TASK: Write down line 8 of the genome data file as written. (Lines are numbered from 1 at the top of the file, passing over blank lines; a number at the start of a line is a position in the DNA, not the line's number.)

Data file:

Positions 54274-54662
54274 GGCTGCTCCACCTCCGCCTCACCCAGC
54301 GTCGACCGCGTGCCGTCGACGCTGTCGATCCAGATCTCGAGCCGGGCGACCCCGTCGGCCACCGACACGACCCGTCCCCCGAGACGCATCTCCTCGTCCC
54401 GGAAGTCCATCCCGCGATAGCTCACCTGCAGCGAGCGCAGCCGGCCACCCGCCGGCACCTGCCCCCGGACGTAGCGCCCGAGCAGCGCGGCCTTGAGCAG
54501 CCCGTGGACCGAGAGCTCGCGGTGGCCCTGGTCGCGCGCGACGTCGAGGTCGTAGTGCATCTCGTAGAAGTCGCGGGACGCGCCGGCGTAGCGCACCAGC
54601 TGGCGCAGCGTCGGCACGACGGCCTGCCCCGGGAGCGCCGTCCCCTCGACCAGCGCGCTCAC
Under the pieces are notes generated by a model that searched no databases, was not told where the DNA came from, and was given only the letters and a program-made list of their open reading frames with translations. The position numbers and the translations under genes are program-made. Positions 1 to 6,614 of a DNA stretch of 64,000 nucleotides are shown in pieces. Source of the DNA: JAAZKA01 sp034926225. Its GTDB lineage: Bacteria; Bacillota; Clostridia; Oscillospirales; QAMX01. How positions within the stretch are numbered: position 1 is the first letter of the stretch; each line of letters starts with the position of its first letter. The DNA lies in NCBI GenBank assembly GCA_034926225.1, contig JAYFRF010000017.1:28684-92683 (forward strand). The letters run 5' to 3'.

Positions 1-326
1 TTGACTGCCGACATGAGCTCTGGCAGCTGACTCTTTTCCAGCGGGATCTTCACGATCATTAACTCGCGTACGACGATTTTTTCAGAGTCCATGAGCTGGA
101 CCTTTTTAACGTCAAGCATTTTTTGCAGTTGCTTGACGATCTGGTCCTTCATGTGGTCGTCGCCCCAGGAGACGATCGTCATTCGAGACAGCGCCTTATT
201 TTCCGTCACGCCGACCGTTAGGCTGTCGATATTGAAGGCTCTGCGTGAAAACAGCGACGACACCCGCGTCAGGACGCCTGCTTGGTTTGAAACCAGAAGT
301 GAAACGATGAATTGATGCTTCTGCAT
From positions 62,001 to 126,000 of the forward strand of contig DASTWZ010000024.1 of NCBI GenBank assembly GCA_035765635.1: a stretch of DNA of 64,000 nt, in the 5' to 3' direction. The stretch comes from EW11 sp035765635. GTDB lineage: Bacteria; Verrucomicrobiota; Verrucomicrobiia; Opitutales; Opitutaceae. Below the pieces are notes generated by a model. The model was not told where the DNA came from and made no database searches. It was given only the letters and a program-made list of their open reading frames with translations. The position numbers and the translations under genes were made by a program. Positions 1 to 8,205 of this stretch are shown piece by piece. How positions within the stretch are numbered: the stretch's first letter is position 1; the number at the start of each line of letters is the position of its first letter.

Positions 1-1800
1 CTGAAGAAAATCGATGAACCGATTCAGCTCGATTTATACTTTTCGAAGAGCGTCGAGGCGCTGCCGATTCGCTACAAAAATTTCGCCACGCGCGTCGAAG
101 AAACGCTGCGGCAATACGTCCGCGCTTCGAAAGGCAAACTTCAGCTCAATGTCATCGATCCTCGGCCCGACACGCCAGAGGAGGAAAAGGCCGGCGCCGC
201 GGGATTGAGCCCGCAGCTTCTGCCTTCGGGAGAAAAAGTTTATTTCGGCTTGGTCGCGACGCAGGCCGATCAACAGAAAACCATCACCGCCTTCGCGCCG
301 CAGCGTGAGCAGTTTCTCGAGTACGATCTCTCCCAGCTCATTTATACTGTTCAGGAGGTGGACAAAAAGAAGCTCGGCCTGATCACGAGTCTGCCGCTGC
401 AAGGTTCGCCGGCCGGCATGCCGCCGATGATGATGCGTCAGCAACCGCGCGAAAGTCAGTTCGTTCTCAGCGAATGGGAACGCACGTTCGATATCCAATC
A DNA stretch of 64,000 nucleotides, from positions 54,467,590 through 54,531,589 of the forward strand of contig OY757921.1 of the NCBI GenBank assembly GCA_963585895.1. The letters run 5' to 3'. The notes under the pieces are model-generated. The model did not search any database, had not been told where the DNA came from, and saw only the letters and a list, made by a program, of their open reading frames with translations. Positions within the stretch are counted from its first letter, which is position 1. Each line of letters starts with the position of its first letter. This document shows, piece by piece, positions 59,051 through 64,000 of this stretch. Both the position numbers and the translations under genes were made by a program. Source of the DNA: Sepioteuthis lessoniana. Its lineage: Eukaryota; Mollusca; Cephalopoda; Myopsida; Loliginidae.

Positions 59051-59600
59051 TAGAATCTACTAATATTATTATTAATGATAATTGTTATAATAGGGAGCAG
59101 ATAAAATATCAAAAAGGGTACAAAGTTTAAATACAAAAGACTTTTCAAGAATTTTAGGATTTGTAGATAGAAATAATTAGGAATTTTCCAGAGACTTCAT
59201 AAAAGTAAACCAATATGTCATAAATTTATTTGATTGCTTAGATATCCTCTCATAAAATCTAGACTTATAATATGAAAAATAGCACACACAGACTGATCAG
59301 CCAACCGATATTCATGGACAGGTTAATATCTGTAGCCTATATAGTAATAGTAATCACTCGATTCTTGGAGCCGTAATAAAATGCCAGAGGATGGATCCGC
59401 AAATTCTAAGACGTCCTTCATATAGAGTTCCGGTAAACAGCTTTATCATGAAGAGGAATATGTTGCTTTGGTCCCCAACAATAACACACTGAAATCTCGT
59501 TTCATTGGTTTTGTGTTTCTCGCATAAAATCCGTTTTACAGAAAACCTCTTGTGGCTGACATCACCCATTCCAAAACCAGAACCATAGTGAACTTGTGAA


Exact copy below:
Positions 1-326